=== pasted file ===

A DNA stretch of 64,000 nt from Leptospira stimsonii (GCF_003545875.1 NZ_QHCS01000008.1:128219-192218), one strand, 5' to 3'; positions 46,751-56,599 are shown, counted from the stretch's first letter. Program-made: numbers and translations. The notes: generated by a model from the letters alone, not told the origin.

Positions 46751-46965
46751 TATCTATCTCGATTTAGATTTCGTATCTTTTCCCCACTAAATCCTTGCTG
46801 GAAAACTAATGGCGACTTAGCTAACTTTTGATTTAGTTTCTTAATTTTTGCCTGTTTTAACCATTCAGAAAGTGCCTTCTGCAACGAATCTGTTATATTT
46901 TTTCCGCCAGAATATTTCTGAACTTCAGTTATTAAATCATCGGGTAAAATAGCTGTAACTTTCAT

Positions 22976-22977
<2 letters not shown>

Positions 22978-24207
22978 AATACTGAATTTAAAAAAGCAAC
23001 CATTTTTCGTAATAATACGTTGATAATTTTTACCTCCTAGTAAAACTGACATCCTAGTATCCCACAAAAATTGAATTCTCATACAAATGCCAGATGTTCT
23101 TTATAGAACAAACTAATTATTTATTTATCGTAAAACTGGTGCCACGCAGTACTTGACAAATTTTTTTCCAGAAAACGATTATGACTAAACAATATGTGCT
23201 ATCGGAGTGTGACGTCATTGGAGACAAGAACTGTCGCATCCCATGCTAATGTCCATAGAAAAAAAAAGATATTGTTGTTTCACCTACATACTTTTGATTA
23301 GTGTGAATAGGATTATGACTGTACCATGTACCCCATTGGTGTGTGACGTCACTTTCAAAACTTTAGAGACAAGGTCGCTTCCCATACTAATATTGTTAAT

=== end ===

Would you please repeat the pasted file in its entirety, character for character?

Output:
A DNA stretch of 64,000 nt from Leptospira stimsonii (GCF_003545875.1 NZ_QHCS01000008.1:128219-192218), one strand, 5' to 3'; positions 46,751-56,599 are shown, counted from the stretch's first letter. Program-made: numbers and translations. The notes: generated by a model from the letters alone, not told the origin.

Positions 46751-46965
46751 TATCTATCTCGATTTAGATTTCGTATCTTTTCCCCACTAAATCCTTGCTG
46801 GAAAACTAATGGCGACTTAGCTAACTTTTGATTTAGTTTCTTAATTTTTGCCTGTTTTAACCATTCAGAAAGTGCCTTCTGCAACGAATCTGTTATATTT
46901 TTTCCGCCAGAATATTTCTGAACTTCAGTTATTAAATCATCGGGTAAAATAGCTGTAACTTTCAT

Positions 22976-22977
<2 letters not shown>

Positions 22978-24207
22978 AATACTGAATTTAAAAAAGCAAC
23001 CATTTTTCGTAATAATACGTTGATAATTTTTACCTCCTAGTAAAACTGACATCCTAGTATCCCACAAAAATTGAATTCTCATACAAATGCCAGATGTTCT
23101 TTATAGAACAAACTAATTATTTATTTATCGTAAAACTGGTGCCACGCAGTACTTGACAAATTTTTTTCCAGAAAACGATTATGACTAAACAATATGTGCT
23201 ATCGGAGTGTGACGTCATTGGAGACAAGAACTGTCGCATCCCATGCTAATGTCCATAGAAAAAAAAAGATATTGTTGTTTCACCTACATACTTTTGATTA
23301 GTGTGAATAGGATTATGACTGTACCATGTACCCCATTGGTGTGTGACGTCACTTTCAAAACTTTAGAGACAAGGTCGCTTCCCATACTAATATTGTTAAT